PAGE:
NCBI Staff will be attending the ASHG 2013 Meeting

Monday, October 21, 2013

The 2013 National Meeting for the American Society for Human Genetics (ASHG) will be held from October 22nd through the 26th in Boston, MA. NCBI Staff members will be displaying Posters, presenting a workshop and attending the NCBI Booth to answer questions, participate in community dialog, and gain feedback from users.

Wednesday evening at 6pm in room 102 - Dr. Peter Cooper will be hosting a free workshop on "Discovering Biological Data at the NCBI".

  • This workshop will show how to use the NCBI Entrez system to perform searches and find related molecular data starting with a list of reviewed human genes.
  • Abstract: The National Center for Biotechnology Information (NCBI) is the premier repository for biological information in the U.S. and is the primary archive for submitter-provided data through resources such as the Sequence Read Archive (SRA), GenBank, GEO, dbSNP, dbVar and dbGaP.  Resources at NCBI use the Entrez system to search various databases and display records. This workshop will give a basic introduction to using the Entrez system to perform searches and find related data starting with a list of reviewed human genes.  Specific tasks covered include finding reference sequences, mapping variations, identifying homologous genes, exploring expression studies, and using MyNCBI to save searches and manage data.

Several staff members will be available at the NCBI Booth #755:

  • Wednesday, October 23: 10:00 am – 6:00 pm
  • Thursday, October 24: 10:00 am – 4:30 pm
  • Friday, October 25: 10:00 am – 2:30 pm

Some of the NCBI Posters that will presented:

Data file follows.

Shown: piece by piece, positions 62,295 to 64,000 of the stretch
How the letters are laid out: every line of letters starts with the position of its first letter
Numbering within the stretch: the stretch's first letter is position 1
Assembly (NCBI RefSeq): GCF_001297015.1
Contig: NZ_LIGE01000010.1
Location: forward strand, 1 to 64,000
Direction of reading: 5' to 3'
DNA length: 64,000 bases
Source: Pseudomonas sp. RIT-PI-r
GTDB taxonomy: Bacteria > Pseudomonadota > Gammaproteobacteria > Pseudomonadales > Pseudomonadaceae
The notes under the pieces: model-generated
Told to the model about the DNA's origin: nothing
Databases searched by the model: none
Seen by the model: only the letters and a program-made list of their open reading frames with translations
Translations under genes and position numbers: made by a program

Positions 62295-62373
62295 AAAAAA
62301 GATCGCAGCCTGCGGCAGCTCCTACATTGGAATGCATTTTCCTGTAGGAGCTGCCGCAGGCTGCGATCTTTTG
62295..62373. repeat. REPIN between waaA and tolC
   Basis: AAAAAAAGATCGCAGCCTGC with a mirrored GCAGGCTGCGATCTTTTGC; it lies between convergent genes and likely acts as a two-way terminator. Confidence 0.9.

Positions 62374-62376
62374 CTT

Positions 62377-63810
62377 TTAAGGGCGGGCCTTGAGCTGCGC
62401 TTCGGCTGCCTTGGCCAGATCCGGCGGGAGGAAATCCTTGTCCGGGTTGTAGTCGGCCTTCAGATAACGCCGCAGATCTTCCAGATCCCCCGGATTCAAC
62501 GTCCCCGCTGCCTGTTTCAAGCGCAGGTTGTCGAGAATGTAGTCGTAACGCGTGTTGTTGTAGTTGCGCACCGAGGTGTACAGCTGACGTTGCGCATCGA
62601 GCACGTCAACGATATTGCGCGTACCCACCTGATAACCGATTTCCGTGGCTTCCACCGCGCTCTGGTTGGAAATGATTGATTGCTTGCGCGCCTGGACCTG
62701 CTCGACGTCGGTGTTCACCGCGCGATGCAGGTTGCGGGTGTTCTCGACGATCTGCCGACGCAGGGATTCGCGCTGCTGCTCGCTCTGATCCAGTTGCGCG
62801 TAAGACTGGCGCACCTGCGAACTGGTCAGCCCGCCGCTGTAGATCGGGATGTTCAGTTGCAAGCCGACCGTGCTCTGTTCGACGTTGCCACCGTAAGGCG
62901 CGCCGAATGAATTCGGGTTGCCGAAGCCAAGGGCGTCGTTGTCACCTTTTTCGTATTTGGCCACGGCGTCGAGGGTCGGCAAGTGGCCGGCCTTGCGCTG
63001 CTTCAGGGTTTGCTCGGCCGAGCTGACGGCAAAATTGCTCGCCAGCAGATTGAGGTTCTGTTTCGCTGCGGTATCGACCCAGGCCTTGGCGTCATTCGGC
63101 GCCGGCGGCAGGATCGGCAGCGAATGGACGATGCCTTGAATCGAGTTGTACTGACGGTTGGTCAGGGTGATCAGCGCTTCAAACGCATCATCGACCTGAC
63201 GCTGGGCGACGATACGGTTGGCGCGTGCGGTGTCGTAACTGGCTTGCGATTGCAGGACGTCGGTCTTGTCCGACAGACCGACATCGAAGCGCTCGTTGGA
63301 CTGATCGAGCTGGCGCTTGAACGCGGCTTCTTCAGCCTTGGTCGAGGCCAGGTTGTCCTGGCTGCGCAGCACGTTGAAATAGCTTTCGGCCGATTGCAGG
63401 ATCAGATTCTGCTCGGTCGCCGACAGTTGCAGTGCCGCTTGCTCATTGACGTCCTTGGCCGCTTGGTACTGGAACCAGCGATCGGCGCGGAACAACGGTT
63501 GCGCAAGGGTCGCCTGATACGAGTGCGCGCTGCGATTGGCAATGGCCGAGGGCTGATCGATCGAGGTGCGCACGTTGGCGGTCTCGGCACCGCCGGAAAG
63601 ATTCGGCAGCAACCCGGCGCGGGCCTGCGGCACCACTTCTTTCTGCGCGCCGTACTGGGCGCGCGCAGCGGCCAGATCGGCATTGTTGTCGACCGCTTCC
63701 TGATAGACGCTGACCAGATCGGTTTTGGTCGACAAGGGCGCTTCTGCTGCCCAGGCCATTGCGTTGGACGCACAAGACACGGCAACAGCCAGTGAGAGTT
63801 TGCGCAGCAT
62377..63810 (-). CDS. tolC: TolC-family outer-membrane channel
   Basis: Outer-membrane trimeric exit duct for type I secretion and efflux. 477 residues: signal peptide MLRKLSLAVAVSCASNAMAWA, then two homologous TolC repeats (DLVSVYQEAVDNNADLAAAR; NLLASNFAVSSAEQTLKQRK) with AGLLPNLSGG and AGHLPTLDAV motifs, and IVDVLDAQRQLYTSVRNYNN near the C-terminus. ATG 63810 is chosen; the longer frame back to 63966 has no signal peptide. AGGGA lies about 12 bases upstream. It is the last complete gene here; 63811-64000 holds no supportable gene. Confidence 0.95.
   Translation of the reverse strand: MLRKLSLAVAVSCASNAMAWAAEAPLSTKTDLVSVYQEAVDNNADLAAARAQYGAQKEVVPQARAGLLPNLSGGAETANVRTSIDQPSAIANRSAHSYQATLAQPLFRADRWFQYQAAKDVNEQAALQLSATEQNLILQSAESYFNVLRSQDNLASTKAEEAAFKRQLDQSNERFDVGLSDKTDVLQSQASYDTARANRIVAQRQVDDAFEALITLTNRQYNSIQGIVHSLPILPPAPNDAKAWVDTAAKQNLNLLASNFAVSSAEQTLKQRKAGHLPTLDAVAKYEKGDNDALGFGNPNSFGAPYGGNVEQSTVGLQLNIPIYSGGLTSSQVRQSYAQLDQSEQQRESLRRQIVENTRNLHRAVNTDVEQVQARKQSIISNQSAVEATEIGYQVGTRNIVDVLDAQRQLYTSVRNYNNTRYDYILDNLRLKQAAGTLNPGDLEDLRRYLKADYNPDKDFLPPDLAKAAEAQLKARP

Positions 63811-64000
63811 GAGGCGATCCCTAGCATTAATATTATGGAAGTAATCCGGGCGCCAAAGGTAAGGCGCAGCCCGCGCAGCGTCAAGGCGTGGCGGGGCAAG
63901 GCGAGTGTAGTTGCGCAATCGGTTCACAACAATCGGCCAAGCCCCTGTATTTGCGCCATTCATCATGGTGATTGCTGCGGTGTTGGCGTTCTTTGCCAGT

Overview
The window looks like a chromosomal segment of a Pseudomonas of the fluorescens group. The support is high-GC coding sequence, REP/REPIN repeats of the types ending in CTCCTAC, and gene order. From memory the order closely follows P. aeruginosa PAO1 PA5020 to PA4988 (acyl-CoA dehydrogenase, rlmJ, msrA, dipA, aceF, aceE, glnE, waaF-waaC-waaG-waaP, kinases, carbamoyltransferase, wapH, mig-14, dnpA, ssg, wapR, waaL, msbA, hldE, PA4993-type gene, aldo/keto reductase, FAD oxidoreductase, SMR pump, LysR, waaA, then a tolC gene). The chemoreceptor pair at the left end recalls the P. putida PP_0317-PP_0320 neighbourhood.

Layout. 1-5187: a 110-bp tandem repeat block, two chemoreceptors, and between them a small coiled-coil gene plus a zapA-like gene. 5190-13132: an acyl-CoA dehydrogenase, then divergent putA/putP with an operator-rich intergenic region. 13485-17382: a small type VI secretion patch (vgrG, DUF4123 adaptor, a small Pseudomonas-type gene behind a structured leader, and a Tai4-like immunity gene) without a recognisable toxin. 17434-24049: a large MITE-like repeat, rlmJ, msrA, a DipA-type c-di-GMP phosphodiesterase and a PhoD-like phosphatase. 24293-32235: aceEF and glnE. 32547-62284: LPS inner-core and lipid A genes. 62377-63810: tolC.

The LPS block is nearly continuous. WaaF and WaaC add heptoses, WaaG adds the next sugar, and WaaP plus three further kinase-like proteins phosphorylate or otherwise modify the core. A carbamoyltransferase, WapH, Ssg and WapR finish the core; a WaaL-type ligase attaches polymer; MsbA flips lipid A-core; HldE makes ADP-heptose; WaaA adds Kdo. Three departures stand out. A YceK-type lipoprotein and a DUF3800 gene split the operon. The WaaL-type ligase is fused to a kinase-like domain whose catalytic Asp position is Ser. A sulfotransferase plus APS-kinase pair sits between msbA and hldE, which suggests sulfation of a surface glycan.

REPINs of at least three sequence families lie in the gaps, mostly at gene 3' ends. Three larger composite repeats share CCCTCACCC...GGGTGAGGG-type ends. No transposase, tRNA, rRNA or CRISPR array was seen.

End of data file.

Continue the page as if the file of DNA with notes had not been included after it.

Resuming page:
Wednesday - Oct 23, 2013 11:30am-12:30pm

1686W: "Representation of Medical Variation at NCBI: ClinVar, Gene, and MedGen."  

  • D. Maglott, M. Landrum, J. Lee, W. Rubinstein, K. Katz, W. Jang, D. Hoffman, S. Chitipiralla, M. Ovetsky, J. Garner, R. Tully, L. Phan, D. Shao, R. Maiti, R. Villamarin, S. Gorelenkov, S. Sherry, D. M. Church

740W: "Pharmacogenetics at NCBI."

  • A. J. Malheiro, W. Rubinstein, B. Kattman, J. Lee, D. Maglott, V. Hem, M. Ovetsky, G. Song, K. Katz, C. Wallin, R. Villamarin, J. Ostell

Thursday - Oct 24, 2013 10:30am-11:30am

1441T: "Web-based tools to support the clinical genetics lab."

  • D. M. Church, L. Kalman, V. Ananiev, N. Bouk, C. Chen, A. Doubintchik, M. Halavi, M. Landrum, P. Meric, L. Phan, D. Shao, D. Slotta, J. Trow, M. Ward, D. R. Maglott

1543T: "Variation data services at NCBI: archives, tools, and curation for research and medicine."

  • S. Sherry, K. Addess, V. Ananiev, C. Chen, D. Church, M. Feolo, J. Garner, T. Hefferon, D. Hoffman, B. Holmes, M. Kholodov, A. Kitts, J. Lee, J. Lopez, D. Maglott, R. Maiti, L. Phan, G. Riley, W. Rubinstein, D. Rudnev, Y. Shao, E. Shekhtman, K. Sirotkin, D. Slotta, R. Tully, R. Villamarin-Salomon, Q. Wang, M. Ward, H. Zhang, C. Xiao

2619T: "ClinVar: Improving Access to Clinically Relevant Variants for the Research and Clinical Genomics Communities."

  • M. J. Landrum, J. Lee, G. Riley, R. Tully, S. Chitipiralla, M. Halavi, D. Hoffman, J. B. Holmes, W. Jang, K. Katz, M. Ovetsky, A. Sethi, R. Villamarin, D. M. Church, W. S. Rubinstein, D. R. Maglott

Thursday - Oct 24, 2013 11:30am-12:30pm

1546T: "The database of Genotypes and Phenotypes: dbGaP."

  • M. feolo, R. Bagoutdinov, S. Dracheva, L. Hao, Y. Jin, M. Kimura, M. Lee, J. Mena, N. Popova, S. Pretel, N. Sharopova, S. Stefanov, A. Stine, A. Sturcke, K. T. Tryka, Z. Wang, M. Xu, L. Ziyabari, S. T. Sherry

1594T: "Change can be good: updating the human reference genome assembly."

  • V. A. Schneider, P. Flicek, T. Graves, T. Hubbard, D. M. Church for the Genome Reference Consortium

2628T: "The NIH Genetic Testing Registry: 2013 status report on genetic testing."

  • W. S. Rubinstein, B. L. Kattman, A. J. Malheiro, J. M. Lee, D. R. Maglott, V. Hem, M. Ovetsky, G. Song, C. Wallin, K. S. Katz, R. Villamarin-Salomon, C. Fomous, J. M. Ostell

Organism BLAST pages now use top-level RefSeq genomic records instead of scaffold records

Monday, October 21, 2013

The organism BLAST pages are being updated to use top-level (chromosome + unplaced and unlocalized scaffolds) RefSeq genomic records instead of scaffold records. This change has also been made for the human and mouse G+T BLAST databases. Reporting hits in chromosome coordinates is more useful for public reporting and also makes it easier to relate the results to data on other sites.

For more information, see this BLAST News Story on the "Update to organism BLAST databases".